It is relatively common that sellers do not understand their structure. A typical example is where the business is set up as a trustee with a corporate trustee (i.e. a company). Just listing the company as the seller and not the trust is incorrect. This can be a breach of contract that will be messy if not picked up before the sale agreement is signed. Where a holding company owns a business (holding the IP) and trading company, you must list both companies on the sale agreement. 

Having All Security Interests Released 

There are several situations in which other people or companies will have securities registered over the assets of your business. You make these registrations on the Personal Property and Securities Register (PPSR). There are various types of registrations, and these can be over specific assets, such as financed machinery. The registrations can also be over all assets of the business. 

You make PPSR registrations when you lease or finance equipment, obtain a loan from a bank or even where you have payment terms with suppliers. Having PPSR registrations restricts your ability to transfer the legal ownership of the assets. Business sale agreements will typically state that you must unencumber all the assets of the business at completion. Therefore, you must speak with the entities that hold PPSR registrations over the business assets. In doing so, you understand the requirements to have the registrations removed. This is an area that can cause significant delays when discovered late in the piece. Your lawyer can assist you by searching the PPSR to determine the current registrations.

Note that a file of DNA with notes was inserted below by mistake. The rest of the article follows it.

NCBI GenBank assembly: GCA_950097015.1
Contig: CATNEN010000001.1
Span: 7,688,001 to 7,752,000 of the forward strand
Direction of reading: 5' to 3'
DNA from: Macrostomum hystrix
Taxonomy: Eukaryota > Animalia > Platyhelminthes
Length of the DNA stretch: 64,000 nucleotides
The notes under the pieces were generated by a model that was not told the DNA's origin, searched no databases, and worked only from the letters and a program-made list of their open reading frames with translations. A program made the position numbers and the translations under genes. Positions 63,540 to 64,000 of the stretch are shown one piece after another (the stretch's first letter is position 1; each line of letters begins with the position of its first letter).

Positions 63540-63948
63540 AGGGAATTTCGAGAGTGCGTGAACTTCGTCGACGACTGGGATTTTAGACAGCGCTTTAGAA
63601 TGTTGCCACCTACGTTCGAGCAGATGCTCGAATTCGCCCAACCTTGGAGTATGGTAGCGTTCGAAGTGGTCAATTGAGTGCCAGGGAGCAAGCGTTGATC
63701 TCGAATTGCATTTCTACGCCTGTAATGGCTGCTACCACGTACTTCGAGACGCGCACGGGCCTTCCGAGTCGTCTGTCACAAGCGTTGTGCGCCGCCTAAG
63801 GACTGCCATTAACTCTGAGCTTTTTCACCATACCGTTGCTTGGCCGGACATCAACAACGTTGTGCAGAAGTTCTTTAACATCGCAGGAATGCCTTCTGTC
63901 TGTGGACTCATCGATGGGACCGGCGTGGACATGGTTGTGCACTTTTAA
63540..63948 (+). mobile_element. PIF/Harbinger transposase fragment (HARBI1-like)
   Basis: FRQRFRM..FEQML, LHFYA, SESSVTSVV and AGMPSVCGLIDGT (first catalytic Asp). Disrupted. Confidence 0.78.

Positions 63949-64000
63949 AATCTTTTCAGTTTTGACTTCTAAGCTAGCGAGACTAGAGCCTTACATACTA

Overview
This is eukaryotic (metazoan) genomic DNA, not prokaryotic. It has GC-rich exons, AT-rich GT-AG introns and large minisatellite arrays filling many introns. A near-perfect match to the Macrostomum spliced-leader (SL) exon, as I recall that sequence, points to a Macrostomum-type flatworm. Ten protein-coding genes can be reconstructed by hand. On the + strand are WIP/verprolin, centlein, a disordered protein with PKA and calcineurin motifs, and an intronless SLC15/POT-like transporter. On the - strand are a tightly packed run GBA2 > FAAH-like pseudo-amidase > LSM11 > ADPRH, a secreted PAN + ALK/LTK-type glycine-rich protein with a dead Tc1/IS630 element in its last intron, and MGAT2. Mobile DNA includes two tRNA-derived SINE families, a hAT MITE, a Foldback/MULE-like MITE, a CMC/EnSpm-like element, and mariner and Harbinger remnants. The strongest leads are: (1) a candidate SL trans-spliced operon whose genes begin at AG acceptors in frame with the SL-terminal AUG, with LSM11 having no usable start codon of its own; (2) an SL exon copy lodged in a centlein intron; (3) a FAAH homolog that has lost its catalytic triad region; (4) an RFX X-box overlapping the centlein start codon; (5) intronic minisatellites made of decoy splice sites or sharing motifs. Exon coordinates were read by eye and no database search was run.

Not Engaging Appropriate Advisors

It is always essential to engage and speak with qualified professionals early on when selling your business. While you may have current advisors, they must have experience dealing with business sales. As well, it is best if they have experience with the specific type of business you are selling. Typical advisors that you can engage, include: 

  • accountant or tax advisor; 
  • lawyer; and 
  • business broker. 

Your accountant or tax advisor can assist you with the valuation of the business and determining the tax implications of the sale. A lawyer will assist you with the contracts, negotiations, and completion of the sale. While a business broker can help you to find a qualified buyer. You should not underestimate the importance of a qualified buyer. This is because the buyer will need to be approved by the landlord (if applicable) and may also require finance to pay the purchase price. It is vital to engage these professionals early in the process as their advice will guide the process and timeline. 

Key Takeaways 

Preparation and having a realistic timeline are the easiest ways to avoid unnecessary stress throughout the sale process. Common mistakes when selling a business include:

  • rushing the sale;
  • not understanding your business structure;
  • not releasing all your security interests; and
  • failing to engage a qualified professional.

If you require assistance with the sale of your business, contact LegalVision’s sale of business lawyers on 1300 544 755 or fill out the form on this page.